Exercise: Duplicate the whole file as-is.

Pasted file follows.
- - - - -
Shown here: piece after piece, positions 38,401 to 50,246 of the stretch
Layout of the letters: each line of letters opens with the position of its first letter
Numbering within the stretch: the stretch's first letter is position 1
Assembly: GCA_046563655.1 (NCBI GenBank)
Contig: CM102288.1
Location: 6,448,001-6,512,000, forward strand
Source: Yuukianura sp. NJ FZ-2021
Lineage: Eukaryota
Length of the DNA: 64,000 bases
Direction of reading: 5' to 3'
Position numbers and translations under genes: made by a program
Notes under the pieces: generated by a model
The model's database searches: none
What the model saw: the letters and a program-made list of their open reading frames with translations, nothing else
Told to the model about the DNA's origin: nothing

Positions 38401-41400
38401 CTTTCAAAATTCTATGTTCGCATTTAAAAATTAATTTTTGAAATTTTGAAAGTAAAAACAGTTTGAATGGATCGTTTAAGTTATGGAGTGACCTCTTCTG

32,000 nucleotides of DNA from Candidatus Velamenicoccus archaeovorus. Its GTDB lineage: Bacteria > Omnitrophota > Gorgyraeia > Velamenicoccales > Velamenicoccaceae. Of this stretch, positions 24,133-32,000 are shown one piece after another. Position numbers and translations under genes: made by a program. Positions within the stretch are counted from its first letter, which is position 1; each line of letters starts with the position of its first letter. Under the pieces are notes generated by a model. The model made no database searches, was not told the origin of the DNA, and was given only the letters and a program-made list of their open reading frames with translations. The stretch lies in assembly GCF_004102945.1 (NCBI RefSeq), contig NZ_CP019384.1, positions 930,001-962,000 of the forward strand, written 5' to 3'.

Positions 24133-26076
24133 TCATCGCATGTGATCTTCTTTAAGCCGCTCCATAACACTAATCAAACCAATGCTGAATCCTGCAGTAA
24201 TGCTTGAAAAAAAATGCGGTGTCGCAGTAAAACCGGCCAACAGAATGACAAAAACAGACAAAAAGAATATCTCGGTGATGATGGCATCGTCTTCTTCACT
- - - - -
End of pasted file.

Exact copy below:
Shown here: piece after piece, positions 38,401 to 50,246 of the stretch
Layout of the letters: each line of letters opens with the position of its first letter
Numbering within the stretch: the stretch's first letter is position 1
Assembly: GCA_046563655.1 (NCBI GenBank)
Contig: CM102288.1
Location: 6,448,001-6,512,000, forward strand
Source: Yuukianura sp. NJ FZ-2021
Lineage: Eukaryota
Length of the DNA: 64,000 bases
Direction of reading: 5' to 3'
Position numbers and translations under genes: made by a program
Notes under the pieces: generated by a model
The model's database searches: none
What the model saw: the letters and a program-made list of their open reading frames with translations, nothing else
Told to the model about the DNA's origin: nothing

Positions 38401-41400
38401 CTTTCAAAATTCTATGTTCGCATTTAAAAATTAATTTTTGAAATTTTGAAAGTAAAAACAGTTTGAATGGATCGTTTAAGTTATGGAGTGACCTCTTCTG

32,000 nucleotides of DNA from Candidatus Velamenicoccus archaeovorus. Its GTDB lineage: Bacteria > Omnitrophota > Gorgyraeia > Velamenicoccales > Velamenicoccaceae. Of this stretch, positions 24,133-32,000 are shown one piece after another. Position numbers and translations under genes: made by a program. Positions within the stretch are counted from its first letter, which is position 1; each line of letters starts with the position of its first letter. Under the pieces are notes generated by a model. The model made no database searches, was not told the origin of the DNA, and was given only the letters and a program-made list of their open reading frames with translations. The stretch lies in assembly GCF_004102945.1 (NCBI RefSeq), contig NZ_CP019384.1, positions 930,001-962,000 of the forward strand, written 5' to 3'.

Positions 24133-26076
24133 TCATCGCATGTGATCTTCTTTAAGCCGCTCCATAACACTAATCAAACCAATGCTGAATCCTGCAGTAA
24201 TGCTTGAAAAAAAATGCGGTGTCGCAGTAAAACCGGCCAACAGAATGACAAAAACAGACAAAAAGAATATCTCGGTGATGATGGCATCGTCTTCTTCACT